After what felt like an eternity of struggling (but was in fact just a few months), I was determined to put an end to this existential misery. I made the decision to overdose on a mixture of pills, liquor, and cough syrup, and I went through with it. I’m writing this post, so you know how it turned out. But on December 4th of 2018, and several days that followed, it wasn’t entirely clear that I would be here, and on the other side of depression, to have the chance to write something like this. 

Surviving the suicide attempt

Some survivors express relief, remorse, and/or regret after a failed suicide attempt. I did not. When I woke up in a completely disoriented state and with a tube down my throat, I was not even slightly relieved to learn that I had survived. With my husband and family members around me, all the feelings of shame and worthlessness came flooding back, made worse by the new humiliation I felt at having failed at yet another thing. I also felt guilty for taking medical resources, the incredible doctors and nurses who saved my life, away from people who I deemed “actually sick.”

Suddenly, I also felt like I had been trapped in a cage; I knew that I had missed my chance to end my life and was enraged by the knowledge that I would have no privacy or independence for the foreseeable future. Since you can't exactly check yourself out of a psychiatric ward or hospital when you’re judged to be a danger to yourself (and even if I tried, where would I have gone?), there was no way out but to get better. I was convinced that the doctors were wasting their time, but as I had no real say in the matter, I knew I would just have to go through the motions. In the days and weeks that followed, my eyes still darted around any given hospital room looking for ways to hurt myself. I couldn’t help it, and I still kept this to myself.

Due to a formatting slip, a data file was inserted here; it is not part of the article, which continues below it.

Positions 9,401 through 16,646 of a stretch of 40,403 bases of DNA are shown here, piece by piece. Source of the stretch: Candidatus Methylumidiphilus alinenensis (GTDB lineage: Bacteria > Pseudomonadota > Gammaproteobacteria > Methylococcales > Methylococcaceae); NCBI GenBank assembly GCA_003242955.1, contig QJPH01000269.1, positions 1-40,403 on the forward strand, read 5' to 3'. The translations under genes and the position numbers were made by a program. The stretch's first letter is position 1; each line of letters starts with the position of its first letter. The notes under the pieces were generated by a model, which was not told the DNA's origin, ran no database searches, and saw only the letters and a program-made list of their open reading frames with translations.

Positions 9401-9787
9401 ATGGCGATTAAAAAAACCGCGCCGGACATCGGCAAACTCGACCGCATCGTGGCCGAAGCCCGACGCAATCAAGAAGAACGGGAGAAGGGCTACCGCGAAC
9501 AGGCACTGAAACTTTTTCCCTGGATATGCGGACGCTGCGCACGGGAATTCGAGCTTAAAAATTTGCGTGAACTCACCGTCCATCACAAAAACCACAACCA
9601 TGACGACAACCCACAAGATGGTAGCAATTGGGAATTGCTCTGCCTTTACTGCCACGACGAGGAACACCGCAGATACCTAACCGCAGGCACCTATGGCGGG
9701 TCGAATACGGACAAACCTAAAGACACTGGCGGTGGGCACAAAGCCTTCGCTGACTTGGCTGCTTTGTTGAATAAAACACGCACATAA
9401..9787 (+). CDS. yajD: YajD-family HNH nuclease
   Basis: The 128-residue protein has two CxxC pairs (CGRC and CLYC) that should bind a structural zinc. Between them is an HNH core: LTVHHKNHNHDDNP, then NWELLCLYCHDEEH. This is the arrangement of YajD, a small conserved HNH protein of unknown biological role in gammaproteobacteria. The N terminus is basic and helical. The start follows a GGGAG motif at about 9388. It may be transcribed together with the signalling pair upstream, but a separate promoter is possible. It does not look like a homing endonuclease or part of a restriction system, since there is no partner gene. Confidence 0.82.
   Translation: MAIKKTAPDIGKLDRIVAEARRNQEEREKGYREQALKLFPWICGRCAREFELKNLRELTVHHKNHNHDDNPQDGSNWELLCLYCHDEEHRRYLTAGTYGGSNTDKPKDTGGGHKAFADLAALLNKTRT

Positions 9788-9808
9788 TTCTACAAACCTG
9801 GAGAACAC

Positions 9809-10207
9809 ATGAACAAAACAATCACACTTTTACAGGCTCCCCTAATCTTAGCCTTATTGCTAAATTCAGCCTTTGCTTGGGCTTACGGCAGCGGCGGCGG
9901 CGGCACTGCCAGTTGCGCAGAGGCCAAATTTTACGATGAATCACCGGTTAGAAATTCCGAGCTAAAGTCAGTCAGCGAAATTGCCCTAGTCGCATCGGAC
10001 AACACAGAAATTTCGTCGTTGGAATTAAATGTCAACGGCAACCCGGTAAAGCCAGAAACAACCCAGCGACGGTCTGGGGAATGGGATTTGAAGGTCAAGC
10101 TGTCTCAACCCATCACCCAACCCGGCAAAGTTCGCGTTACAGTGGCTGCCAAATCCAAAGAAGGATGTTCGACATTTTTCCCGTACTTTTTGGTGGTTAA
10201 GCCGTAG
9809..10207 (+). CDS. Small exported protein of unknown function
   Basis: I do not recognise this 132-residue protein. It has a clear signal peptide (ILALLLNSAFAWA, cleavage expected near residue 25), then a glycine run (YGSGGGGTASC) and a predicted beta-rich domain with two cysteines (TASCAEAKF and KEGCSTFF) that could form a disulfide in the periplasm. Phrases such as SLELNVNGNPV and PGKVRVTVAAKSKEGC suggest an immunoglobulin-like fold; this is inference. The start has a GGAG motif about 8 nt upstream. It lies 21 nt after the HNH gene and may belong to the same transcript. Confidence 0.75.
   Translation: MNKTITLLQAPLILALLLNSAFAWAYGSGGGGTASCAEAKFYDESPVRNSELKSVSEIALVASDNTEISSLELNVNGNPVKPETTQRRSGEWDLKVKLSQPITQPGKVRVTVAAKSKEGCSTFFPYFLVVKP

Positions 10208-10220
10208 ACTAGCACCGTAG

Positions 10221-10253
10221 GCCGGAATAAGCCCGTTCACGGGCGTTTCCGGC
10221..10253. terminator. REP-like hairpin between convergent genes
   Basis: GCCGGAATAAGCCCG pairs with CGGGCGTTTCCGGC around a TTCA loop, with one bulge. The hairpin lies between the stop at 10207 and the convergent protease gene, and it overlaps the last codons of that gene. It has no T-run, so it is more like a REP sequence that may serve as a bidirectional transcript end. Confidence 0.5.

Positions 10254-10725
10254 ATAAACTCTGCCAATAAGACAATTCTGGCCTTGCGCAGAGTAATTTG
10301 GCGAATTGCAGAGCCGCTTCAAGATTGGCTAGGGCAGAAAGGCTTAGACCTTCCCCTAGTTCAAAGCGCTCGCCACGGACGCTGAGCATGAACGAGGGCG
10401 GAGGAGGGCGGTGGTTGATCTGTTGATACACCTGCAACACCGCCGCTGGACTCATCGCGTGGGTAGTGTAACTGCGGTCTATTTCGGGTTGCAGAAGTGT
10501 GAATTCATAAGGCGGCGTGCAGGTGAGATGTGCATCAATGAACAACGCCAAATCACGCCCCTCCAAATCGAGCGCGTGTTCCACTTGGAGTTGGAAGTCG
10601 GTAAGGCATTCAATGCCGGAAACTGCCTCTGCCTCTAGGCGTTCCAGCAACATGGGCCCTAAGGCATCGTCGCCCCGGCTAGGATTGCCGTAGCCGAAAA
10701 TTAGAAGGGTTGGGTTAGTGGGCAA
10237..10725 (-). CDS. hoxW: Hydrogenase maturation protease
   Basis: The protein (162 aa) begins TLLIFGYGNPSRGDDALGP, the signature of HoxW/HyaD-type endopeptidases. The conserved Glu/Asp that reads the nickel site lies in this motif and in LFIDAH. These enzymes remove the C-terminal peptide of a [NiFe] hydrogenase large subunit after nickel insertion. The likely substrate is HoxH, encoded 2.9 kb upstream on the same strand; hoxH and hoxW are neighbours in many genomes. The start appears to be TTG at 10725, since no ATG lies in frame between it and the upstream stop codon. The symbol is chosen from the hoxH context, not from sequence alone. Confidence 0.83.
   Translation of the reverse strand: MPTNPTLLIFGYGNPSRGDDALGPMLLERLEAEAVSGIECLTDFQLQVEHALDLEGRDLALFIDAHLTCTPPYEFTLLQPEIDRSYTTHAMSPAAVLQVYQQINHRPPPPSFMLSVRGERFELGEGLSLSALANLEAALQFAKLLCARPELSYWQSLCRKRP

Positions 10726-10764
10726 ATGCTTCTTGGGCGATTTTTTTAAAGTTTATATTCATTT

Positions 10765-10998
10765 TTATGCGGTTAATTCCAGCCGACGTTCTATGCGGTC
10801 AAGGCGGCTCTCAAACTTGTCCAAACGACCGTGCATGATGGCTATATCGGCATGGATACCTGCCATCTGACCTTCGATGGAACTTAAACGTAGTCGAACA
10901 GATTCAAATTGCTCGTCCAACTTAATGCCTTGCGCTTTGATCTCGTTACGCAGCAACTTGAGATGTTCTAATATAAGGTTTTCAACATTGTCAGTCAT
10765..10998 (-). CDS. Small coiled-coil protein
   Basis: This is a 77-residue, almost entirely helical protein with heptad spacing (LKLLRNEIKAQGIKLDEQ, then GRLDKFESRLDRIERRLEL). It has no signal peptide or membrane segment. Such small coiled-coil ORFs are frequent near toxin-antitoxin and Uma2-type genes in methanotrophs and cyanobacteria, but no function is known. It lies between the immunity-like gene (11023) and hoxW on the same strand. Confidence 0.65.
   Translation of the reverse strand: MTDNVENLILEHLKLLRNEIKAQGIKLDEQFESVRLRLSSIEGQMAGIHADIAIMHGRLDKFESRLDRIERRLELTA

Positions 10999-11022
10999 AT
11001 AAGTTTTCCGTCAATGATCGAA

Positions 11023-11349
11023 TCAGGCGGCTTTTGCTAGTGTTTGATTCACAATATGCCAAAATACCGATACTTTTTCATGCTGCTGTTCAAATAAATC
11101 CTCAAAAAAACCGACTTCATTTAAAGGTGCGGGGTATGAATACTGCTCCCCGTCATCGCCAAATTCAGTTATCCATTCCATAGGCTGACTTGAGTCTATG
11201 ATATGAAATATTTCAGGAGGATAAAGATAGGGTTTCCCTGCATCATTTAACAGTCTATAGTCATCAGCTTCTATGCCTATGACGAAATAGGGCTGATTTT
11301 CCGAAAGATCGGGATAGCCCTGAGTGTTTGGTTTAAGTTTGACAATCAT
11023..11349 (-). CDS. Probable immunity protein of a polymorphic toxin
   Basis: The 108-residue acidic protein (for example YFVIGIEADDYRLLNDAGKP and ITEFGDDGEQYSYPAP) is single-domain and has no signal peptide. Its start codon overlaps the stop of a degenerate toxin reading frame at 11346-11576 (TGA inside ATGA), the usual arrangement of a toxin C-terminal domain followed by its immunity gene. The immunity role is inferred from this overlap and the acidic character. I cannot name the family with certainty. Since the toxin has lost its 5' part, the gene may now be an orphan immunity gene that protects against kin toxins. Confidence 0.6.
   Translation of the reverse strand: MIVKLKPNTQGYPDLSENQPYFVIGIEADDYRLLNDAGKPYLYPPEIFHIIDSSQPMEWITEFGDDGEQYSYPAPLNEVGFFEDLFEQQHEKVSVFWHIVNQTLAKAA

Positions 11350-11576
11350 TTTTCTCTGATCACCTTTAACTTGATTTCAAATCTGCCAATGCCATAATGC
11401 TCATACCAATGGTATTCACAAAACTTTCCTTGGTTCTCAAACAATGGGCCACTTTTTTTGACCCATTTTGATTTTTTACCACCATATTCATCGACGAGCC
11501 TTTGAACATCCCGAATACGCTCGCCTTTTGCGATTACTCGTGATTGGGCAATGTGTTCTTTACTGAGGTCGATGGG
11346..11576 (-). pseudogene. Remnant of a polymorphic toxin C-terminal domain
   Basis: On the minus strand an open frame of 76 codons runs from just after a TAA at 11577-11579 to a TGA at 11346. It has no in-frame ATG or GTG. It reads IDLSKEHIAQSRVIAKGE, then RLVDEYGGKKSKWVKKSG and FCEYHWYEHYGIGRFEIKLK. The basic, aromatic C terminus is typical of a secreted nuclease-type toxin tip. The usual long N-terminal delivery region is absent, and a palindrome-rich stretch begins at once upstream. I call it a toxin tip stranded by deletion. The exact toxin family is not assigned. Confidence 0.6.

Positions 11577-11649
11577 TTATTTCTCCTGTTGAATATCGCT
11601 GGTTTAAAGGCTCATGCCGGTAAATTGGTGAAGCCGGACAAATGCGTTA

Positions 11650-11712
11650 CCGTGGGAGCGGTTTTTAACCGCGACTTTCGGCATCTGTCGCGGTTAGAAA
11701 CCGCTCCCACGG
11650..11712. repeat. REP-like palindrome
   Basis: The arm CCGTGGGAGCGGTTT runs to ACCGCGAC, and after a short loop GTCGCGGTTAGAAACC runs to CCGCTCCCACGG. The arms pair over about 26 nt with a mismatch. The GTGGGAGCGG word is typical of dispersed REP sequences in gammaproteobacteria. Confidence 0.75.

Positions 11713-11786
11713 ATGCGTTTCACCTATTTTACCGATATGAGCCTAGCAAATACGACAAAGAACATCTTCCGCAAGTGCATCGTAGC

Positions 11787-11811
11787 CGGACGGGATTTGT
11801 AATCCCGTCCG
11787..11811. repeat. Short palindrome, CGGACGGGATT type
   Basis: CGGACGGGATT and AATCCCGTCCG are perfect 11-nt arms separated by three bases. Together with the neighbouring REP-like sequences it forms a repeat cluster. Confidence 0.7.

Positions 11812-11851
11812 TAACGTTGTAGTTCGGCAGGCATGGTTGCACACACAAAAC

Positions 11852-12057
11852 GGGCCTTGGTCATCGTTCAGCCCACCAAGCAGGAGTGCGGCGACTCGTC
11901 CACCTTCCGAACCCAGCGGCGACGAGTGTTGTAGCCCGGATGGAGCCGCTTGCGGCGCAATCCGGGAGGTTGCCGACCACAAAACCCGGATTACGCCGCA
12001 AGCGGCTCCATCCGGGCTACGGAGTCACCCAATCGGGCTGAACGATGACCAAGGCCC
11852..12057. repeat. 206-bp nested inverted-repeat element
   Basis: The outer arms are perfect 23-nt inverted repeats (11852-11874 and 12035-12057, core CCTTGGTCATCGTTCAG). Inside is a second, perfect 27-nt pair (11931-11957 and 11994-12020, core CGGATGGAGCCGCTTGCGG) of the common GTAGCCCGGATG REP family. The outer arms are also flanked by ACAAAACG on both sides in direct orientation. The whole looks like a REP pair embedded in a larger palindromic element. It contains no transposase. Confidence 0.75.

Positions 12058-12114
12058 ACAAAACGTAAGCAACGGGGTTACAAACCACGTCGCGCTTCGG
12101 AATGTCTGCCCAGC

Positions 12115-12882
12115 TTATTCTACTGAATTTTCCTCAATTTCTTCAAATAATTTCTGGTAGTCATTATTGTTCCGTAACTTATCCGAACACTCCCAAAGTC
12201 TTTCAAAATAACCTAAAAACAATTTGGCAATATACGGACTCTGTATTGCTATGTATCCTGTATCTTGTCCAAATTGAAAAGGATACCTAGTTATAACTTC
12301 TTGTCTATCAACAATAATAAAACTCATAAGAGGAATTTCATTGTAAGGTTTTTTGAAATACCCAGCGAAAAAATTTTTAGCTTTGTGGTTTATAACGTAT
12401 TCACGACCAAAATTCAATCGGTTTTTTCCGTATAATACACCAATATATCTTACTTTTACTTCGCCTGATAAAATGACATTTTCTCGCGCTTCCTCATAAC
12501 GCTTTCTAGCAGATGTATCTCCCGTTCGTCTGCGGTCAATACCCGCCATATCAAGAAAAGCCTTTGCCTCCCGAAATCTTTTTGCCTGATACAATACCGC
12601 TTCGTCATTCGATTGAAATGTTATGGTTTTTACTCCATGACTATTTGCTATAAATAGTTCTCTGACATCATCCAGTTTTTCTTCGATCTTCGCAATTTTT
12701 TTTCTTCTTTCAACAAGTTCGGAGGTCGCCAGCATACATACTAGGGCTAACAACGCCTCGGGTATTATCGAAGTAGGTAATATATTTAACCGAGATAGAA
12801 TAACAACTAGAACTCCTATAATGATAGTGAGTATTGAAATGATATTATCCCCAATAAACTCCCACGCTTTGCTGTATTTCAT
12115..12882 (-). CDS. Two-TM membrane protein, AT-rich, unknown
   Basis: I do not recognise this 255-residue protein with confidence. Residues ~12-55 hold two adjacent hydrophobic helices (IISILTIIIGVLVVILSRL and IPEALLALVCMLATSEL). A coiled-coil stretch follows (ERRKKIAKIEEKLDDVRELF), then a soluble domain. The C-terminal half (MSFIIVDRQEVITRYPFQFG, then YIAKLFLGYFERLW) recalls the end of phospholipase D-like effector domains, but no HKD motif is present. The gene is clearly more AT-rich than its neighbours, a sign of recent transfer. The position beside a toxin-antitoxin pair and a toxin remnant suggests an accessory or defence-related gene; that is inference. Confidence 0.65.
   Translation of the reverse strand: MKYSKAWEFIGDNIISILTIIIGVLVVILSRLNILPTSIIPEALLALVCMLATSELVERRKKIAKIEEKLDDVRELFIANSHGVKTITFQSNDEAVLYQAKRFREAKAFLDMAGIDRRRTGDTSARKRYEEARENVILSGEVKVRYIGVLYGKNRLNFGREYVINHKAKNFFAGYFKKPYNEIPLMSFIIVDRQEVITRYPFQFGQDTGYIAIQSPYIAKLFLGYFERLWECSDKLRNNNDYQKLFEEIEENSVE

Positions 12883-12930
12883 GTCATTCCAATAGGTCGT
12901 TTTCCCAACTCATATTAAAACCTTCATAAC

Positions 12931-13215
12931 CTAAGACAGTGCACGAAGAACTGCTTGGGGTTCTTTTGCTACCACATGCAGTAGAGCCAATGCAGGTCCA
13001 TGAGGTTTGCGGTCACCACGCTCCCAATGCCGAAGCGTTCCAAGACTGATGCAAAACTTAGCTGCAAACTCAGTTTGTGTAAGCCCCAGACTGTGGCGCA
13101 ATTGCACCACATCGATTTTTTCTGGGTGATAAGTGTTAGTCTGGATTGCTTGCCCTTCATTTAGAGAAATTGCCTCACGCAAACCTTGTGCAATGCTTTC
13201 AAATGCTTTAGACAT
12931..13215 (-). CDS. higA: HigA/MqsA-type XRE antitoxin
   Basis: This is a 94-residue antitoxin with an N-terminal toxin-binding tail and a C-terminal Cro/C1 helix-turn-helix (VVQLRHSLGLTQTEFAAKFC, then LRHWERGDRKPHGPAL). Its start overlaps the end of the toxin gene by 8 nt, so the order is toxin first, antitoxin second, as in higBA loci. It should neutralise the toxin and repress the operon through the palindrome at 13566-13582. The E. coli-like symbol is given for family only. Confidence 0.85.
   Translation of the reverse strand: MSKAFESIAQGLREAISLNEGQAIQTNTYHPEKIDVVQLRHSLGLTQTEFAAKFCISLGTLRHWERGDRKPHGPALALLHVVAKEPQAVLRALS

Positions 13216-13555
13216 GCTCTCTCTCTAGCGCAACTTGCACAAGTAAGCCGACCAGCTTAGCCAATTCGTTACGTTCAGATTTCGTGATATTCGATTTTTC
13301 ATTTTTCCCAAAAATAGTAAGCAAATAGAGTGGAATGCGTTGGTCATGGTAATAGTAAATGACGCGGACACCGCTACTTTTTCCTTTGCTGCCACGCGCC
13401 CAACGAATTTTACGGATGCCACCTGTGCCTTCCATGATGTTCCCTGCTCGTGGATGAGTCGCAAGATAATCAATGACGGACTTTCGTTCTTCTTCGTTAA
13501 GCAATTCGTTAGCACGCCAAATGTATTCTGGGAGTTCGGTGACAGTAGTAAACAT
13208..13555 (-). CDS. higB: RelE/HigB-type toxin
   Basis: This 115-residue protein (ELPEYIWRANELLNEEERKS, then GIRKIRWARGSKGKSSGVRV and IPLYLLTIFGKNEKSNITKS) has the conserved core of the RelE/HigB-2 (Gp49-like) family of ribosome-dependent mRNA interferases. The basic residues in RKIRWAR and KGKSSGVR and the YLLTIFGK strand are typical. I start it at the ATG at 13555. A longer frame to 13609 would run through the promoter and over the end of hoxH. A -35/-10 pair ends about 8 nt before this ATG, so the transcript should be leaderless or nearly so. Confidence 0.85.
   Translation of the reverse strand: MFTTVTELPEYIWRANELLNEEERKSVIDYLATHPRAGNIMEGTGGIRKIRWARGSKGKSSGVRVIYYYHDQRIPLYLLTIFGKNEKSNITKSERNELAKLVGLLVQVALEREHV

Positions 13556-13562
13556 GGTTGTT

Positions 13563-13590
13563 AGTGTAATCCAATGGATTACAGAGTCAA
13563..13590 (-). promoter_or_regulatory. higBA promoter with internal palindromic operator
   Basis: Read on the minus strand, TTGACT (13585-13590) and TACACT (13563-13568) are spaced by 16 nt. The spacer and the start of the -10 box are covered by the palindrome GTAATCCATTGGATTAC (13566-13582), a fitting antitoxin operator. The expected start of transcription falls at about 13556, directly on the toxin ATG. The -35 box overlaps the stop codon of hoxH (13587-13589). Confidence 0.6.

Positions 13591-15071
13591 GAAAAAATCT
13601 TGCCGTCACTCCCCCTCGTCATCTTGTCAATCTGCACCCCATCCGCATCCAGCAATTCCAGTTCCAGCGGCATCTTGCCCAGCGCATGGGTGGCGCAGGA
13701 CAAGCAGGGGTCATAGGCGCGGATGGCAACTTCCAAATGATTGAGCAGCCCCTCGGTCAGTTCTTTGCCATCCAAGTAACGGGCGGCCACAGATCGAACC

Life on the psych ward

After days in the ICU and over a week in the psychiatric ward of a hospital near our home in Brooklyn, I was transferred to a psychiatric hospital in Westchester with a specialized longer-term inpatient facility. 

Everyday life in the psych ward was monotonous, draining, and strange, even with caring, attentive staff and a world-class treatment team. For many patients, the highlight of the day is visiting hour—which, at the very least, serves to break up the seemingly endless days of therapy, board games, pacing around the unit, or sequestering in one’s room. But personally, I dreaded knowing that my family was coming to visit. It always felt like I was just the same miserable person every time they showed up, and that I was letting them down.

After nearly three insufferable weeks in this specialized hospital setting and several new medications, my condition still hadn’t improved.  I became even more convinced that I was beyond hope. See, even these highly skilled doctors can’t fix me?! Plus, inpatient care is incredibly expensive, even with insurance, and I was acutely aware of the financial burden my illness would pose.  And for what? They might as well flush it down the drain.

Enter Electroconvulsive Therapy (ECT)

After a month and various medication trials, the doctors concluded that I had a form of medication-resistant depression for which they recommended Electroconvulsive Therapy (ECT). In case you aren’t familiar, ECT is a treatment in which an electric current is applied through one’s scalp to the brain in order to induce a temporary seizure.  Doctors analogized the mechanism of ECT to breaking up a blockage in my brain that was making it hard for antidepressant medications to be absorbed. When you hear about ECT, you might picture a disturbing scene from One Flew Over the Cuckoo’s Nest.  But as I soon learned, modern ECT is not at all like what is portrayed in the film.  It’s a very civilized, controlled procedure that feels closer to a spa treatment than a major medical procedure.  You are placed under general anesthesia during the treatment, and muscle relaxants prevent your body from physically seizing.